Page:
Lock-Up (comics)

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Lock-Up
LockUp.jpg
Lock-Up as seen in Nightwing #35 (September 1999)
Publication information
Publisher DC Comics
First appearance Batman: The Animated Series episode "Lock-Up" (TV, Nov. 19, 1994)
Robin #24 (comics, January 1996)
In-story information
Alter ego Lyle Bolton
Team affiliations Arkham Asylum
Secret Society of Super Villains
Abilities Expert on incarceration tactics and procedures

Lock-Up (Lyle Bolton) is a DC Comics supervillain and an enemy of Batman. He first appeared in one episode of Batman: The Animated Series and was incorporated into DC's mainstream continuity Robin #24 (January 1996).

History[edit]

Batman: The Animated Series[edit]

Before appearing in the comics, Lock-Up appeared in his self-titled episode of Batman: The Animated Series voiced by Bruce Weitz. Lyle Bolton is a large, muscular man specializing in incarceration and high tech security systems.

When Arkham Asylum was in dire need of a new Head of Security, Bruce Wayne felt Lyle Bolton, a security expert at Wayne Enterprises, was the perfect man for the job. What Bruce and the doctors at Arkham did not know was that Bolton pushed the boundaries of the law and used excessive force to keep his prisoners in line. Bolton proved so malicious that the Scarecrow, the "Master of Fear" himself, managed an escape from Arkham not to resume his life of fear-based crimes, but merely to escape him out of pure fright. Bruce Wayne became suspicious about how Bolton was keeping the Arkham inmates in check so well, and about the complete terror Bolton had instilled in Scarecrow, so he set up a hearing with Mayor Hamilton Hill, Commissioner Gordon, and Dr. Bartholomew, chief of medicine at Arkham. After questioning the uneasy inmates of Arkham, including the Ventriloquist and Scarface, Harley Quinn and the Scarecrow, Bruce Wayne discovered that Bolton had been torturing, threatening, and assaulting the inmates, including holding Scarface (who in this episode resembles Bolton) over a can filled with termites. Following a blowup at the hearing, where he assaulted several Arkham orderlies and attempted to attack his accusers, Bolton was relieved of his post at Arkham.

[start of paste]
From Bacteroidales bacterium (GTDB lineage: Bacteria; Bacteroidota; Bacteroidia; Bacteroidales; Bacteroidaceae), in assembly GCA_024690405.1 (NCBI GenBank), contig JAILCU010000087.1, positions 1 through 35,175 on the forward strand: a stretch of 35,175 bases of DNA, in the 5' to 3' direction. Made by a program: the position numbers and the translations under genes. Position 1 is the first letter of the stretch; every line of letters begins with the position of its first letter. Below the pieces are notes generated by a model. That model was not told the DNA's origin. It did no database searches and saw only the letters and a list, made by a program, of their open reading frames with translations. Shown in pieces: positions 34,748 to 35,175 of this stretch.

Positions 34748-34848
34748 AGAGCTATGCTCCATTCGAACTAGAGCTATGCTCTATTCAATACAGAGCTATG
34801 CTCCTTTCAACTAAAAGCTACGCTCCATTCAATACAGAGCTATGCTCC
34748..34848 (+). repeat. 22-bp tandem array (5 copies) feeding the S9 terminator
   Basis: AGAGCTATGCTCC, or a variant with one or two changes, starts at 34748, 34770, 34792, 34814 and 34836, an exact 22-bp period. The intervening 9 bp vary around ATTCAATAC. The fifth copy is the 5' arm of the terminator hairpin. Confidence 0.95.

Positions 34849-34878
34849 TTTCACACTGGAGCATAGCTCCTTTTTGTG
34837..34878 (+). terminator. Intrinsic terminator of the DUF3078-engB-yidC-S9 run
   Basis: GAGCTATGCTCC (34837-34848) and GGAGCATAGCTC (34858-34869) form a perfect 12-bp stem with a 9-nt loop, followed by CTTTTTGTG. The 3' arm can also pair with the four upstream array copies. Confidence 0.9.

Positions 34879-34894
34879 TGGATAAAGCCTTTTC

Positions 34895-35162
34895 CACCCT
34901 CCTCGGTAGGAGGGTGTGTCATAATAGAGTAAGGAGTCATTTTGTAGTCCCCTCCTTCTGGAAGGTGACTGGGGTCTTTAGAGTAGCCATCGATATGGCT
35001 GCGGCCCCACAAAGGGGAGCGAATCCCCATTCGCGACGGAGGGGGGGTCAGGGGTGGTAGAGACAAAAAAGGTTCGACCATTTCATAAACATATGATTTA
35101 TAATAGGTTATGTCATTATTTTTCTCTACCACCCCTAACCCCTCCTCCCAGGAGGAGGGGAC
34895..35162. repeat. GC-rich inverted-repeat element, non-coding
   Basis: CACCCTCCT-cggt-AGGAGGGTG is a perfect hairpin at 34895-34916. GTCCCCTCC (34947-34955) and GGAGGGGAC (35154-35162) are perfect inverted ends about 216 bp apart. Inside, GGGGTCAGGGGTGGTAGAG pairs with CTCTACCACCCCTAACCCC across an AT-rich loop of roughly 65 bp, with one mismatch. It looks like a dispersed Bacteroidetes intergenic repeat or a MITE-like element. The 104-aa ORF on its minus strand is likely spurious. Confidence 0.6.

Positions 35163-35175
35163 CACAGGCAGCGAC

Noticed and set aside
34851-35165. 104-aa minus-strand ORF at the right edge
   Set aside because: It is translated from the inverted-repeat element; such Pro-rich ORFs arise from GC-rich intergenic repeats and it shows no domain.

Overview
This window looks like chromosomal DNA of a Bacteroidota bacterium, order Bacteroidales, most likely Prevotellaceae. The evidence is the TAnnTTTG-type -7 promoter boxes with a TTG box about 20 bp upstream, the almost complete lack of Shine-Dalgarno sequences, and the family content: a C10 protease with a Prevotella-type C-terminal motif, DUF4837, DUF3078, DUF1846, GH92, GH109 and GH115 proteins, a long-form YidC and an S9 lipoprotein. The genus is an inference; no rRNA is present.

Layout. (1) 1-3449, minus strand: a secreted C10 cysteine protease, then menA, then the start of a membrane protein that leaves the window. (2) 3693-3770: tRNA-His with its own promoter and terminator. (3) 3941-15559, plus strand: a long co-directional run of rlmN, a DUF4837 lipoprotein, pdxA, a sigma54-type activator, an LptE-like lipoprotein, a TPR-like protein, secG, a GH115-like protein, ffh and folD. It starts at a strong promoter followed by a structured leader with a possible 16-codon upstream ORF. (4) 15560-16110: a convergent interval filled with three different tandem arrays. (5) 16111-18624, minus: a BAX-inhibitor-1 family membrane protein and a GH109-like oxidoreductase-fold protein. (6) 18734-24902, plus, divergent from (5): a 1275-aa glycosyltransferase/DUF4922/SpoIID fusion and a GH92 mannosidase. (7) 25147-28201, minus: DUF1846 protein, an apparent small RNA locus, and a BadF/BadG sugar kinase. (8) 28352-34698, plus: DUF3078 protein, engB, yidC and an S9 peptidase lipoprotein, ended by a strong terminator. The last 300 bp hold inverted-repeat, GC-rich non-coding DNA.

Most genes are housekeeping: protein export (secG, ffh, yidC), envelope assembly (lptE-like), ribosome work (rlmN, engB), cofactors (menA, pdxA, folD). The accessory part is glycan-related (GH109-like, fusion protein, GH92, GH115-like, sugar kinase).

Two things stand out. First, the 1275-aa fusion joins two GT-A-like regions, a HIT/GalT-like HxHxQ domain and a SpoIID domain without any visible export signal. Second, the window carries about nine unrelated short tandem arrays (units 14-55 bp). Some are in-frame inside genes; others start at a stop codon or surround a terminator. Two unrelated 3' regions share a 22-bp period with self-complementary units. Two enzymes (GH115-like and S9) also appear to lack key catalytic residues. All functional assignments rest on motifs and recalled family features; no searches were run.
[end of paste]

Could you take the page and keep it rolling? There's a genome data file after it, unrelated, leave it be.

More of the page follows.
After his release, Bolton called the city "an open wound" and became convinced that the press was supporting crime by glorifying criminals on television, assisted by a legal system seemingly set up and enforced by both the politicians and police to serve as a revolving door for criminals instead of bringing final justice to them. Bolton then created a costume and tools, and began to seize the people he deemed to be at the root of Gotham's problems. Summer Gleason was his first victim where Batman had his first encounter with Lock-Up. Batman tried to stop Lock-Up, but was repelled. When meeting up with Harvey Bullock, Batman learned from him that Commissioner Gordon and Dr. Bartholomew were also captured. They knew that his next victim is Mayor Hamilton Hill where Harvey had every available police officer put Mayor Hill on heavy guard. Unfortunately, Lock-Up used a smokescreen to make off with Mayor Hill. Lock-Up held his victims hostage aboard USS Halsey F-84, a decommissioned destroyer. The hostages were freed by Robin while Batman defeated Lock-Up. Lock-Up was placed in a cell in Arkham, where he was mocked by the same inmates he once tormented (especially Scarecrow). Bolton wasn't too bothered by this though, because now he could keep an even closer eye on "his" prisoners stating that "they'll never slip past me again".